|2009: IEEE 802.15 TG7 Task Group seven was chartered to write standards for free-space optical communication using visible light.|
|2011: 100Mbit/s data rate was achieved from a standard low-cost LED light bulb by researchers on the D-Light project at the University of Edinburgh|
If you are interested in learning more about VLC technology and applications below is a list of videos and resources for your viewing pleasure.
- Center for Ubiquitous Communication by Light (UC-Light) at the University of California
- Visible Light Communications Consortium (VLCC)
- IEEE 802.15 WPAN™Task Group 7 (TG7)Visible Light Communication
- OMEGA project - Development of a global standard for ultra-broadband home networks (operating at 1 Gbit/s) LED-powered VLC is the key technology.
- http://visiblelightcomm.com/ good blog on the topic.
- The blog Twilight in the Valley of the Nerds does a good overview and the technology restraints in his article Is Li-Fi the Next Wi-Fi?
- LVX System : Customer Video
- Visible Light Communication System : Nakagawa's Group
- TED: Harald Haas: Wireless data from every light bulb
- Imagine: Internet access from a LED
- OMEGA optical wireless prototypes
New Scientist: Will Li-Fi be the new Wi-Fi?
NYTimes: Using Light to Send Data Across the Room
The Engineer: Light reading: visible light communications
Good: Forget WiFi, Connect to the Internet Through Lightbulbs
MIT Sloan: Harald Haas’s Li-Fi Vision: Light Bulbs That Transmit Data
EE Times: Visible light illuminates a new approach for wireless comms
Wi-Fi IP bulbs:
With the rolling out of IpV6 all of the objects in your house will soon be able to have their own internet address. Wi-Fi enabled lightbulbs and home automation are one of the first industries to jump onto this technology enabling you to control your home lighting from any connected device, whether that's a laptop in your living room or your phone on the other side of the world.
Current Connected bulbs:
Price: $89 (Preodering)
A wi-fi enabled, multi-color, energy efficient LED light bulb that you control with your smartphone.
Price: $80 (Sending to Kickstarter backers)
Price: $199 Kit, or $59 a bulb (Preodering)
Philips Hue connected bulbs and bridge let you to take full control of your lighting from iPhone or iPad. Create light settings based on your favourite photos, choose from expert light recipes to help you relax or concentrate, or even set timers to help you wake up and pace your day. Whatever you want to do with your lighting, Hue can.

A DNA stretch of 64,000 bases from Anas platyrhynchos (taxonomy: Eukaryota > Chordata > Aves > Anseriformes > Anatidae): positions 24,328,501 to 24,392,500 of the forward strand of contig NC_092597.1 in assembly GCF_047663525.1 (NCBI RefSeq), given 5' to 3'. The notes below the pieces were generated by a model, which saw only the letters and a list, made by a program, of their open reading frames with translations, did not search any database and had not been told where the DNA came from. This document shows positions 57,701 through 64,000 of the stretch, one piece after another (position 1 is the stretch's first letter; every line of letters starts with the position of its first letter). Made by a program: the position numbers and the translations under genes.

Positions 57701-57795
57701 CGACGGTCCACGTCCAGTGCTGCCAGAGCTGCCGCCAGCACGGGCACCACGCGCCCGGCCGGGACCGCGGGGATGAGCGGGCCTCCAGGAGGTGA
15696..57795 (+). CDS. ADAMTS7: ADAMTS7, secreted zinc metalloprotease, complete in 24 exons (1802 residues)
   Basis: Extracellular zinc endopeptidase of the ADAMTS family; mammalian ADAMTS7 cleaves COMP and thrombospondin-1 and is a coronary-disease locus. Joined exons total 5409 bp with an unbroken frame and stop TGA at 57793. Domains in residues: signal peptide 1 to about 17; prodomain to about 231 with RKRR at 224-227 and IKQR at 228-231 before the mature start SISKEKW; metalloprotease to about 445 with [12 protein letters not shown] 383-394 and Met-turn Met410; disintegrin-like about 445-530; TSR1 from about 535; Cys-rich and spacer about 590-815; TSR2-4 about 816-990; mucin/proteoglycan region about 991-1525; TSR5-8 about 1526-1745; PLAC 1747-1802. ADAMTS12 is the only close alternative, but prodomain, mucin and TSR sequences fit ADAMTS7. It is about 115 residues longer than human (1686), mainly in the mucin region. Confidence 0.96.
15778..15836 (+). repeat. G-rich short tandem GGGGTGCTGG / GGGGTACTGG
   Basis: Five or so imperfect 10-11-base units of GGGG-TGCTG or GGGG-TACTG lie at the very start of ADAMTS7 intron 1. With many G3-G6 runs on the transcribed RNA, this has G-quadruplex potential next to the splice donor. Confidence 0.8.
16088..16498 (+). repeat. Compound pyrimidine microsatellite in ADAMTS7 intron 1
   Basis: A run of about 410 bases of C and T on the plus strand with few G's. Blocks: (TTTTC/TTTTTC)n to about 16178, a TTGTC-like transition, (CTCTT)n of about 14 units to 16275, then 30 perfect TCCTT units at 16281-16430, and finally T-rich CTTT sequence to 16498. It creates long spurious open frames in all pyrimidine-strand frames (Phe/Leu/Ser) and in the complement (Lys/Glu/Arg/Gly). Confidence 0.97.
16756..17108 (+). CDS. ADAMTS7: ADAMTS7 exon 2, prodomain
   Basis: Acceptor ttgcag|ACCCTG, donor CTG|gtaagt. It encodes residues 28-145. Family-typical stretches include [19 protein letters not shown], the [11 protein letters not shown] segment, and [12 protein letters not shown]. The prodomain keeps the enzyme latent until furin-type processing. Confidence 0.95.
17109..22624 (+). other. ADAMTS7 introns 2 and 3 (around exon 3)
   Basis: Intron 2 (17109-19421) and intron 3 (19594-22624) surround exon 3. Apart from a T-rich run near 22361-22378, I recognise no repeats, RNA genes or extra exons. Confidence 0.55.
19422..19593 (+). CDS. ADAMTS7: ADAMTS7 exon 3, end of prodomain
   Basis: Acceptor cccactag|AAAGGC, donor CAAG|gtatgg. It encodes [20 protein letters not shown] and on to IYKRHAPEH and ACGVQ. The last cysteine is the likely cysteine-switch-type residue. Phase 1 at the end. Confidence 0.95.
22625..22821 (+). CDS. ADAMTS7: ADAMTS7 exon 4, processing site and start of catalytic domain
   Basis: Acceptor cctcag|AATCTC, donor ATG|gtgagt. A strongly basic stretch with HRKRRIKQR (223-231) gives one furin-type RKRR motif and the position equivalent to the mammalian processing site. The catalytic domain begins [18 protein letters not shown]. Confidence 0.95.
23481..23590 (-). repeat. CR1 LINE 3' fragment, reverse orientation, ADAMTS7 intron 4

Price: $49 (Preodering)
Description: The Spark Socket screws into any standard lightbulb socket, and connects your lights to the internet over the Wi-Fi connection in your home, so that you can control your lights from a smartphone, tablet, or computer.
|Lighting Sciences Group A19 LED bulb|
- Should result in energy savings from more efficient usage like have lights automatically turn off when no one is in a room
- Automatically adjust lighting according to outdoor environment conditions.
- Can broadcast data to monitor usage over time.
The technology behind this first round of wireless lightbulbs from NXP, Lighting Science Group and Google include:
- Based on 6LoWPAN (also supports the main lighting-relevant software stacks like Zigbee and JenNet)
- 2.4-GHz IEEE 802.15.4 standard-compatible wireless microcontroller.
- Needs a bridge/gateway to operate between the lights and your network
- Google demo used SNAP-enhanced 6LoWPAN from Synapse Wireless.
- Google plans to release their own home networking standard as part of its Android@Home initiative.
- JenNetIP—the framework that lets the bulbs talk to computers and devices has been open sourced by NXP. John Croteau, the general manager of power lighting solutions and high performance RF at NXP, reiterated this by saying: ‘There will not be an “internet of things” if technology is proprietary or with royalties. If it only works with the iPhone, it won’t be deployable.’
Lux: IP lamp market set to soar
SF Gate: Get Ready For Wi-Fi Light Bulbs Controlled By Your iPhone
NXP: NXP GreenChip iCFL andGreenChip iSSL smartlighting solutions (pdf)
Fast Company: Wi-Fi-Connected Lightbulbs, Coming To Smart Homes In 2012
NXP GreenChip Smart Lighting demo with JenNet-IP
NXP GreenChip & GreenWave Reality: How intelligent lighting works
What do you think of the potential for these devices? Would you want them in your home and offices? We will continue to watch these two industries develop and will update this page as products become available.
Sources: History- Wikipedia, Stefan Spaarmann General-Bremi
Images: Overview-deutschewell Hospital- Bytelight Wifi-light- NPX, GreenWave Reality